A Foreign body aspiration occurs when foreign bodies enter the respiratory organs and passages. In the majority of cases, foreign body aspiration occurs in young children. In principle, however, it is possible that the aspiration of foreign bodies occurs in people of all ages. In the majority of patients, foreign body aspiration occurs during the ingestion of food.
In many cases, foreign object aspiration occurs in young children who inhale solids, for example, while eating or playing.
Foreign body aspiration differs in individual cases in terms of its severity and its potential for complications. The symptoms primarily depend on what type of foreign body and how deeply it has penetrated the airways. The first sign of aspiration is usually a wheezing sound when you breathe.
If the airways are severely obstructed, patients suffer from a cough that can no longer be stopped. In numerous cases, so-called hemoptysis also develop. If the supply of fresh air is severely impaired by aspiration of the foreign body, many affected people develop cyanosis or dyspnea.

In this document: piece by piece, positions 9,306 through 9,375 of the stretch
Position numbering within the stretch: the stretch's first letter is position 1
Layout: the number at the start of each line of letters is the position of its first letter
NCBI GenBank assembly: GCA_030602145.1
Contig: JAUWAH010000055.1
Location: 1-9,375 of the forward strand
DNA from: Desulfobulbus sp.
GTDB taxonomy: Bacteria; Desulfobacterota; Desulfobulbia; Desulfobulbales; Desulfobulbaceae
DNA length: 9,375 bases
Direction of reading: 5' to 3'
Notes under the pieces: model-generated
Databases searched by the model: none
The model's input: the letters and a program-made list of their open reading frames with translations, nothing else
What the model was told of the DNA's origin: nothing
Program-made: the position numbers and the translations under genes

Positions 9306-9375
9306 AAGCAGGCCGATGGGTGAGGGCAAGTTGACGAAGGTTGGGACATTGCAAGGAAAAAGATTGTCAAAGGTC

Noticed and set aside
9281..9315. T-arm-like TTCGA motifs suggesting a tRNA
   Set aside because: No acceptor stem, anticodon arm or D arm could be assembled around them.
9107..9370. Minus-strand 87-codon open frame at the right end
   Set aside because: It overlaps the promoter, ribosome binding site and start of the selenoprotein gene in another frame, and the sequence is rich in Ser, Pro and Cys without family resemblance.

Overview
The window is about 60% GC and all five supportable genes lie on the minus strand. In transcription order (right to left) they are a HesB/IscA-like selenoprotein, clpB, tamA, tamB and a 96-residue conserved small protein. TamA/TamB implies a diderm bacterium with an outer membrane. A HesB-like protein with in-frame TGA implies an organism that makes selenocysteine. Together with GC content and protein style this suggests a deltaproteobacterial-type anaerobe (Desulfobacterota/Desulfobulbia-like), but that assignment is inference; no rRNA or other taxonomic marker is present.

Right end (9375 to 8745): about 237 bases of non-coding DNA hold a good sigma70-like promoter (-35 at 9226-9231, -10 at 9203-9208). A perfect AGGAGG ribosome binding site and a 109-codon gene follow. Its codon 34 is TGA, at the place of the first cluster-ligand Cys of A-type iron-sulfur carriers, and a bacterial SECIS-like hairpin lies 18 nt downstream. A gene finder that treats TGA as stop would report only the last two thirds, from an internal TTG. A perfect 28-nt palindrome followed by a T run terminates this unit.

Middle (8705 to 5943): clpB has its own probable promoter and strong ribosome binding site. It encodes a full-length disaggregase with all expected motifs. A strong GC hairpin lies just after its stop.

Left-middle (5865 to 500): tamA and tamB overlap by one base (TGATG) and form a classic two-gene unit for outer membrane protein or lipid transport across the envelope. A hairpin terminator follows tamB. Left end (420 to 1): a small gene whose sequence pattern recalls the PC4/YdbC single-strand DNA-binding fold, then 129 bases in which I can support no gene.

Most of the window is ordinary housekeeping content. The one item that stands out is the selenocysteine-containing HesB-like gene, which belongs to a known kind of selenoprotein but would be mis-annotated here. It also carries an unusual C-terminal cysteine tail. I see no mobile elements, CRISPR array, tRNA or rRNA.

The cause of a foreign body aspiration is basically that an object enters the airways. For example, parts of the food or toys are possible. In many cases, foreign bodies are aspirated by young children who, for example, inhale various solids while eating or playing. Possible objects include bones, nuts, stones or parts of the toys.
In adults, aspiration of foreign substances occurs primarily in situations in which the patient suffers from neurological disorders or is unconscious. As a result, the process of swallowing is impaired in many cases. Observations also show that the inhalation of foreign bodies is often not noticed. This applies equally to child and adult patients.
A foreign body aspiration is generally associated with various symptoms that differ slightly in each patient. Basically, the individual complaints that arise depend heavily on three factors. These include the location of the foreign substance within the airways, the type and size of the foreign body and the time span between inhalation and the diagnosis.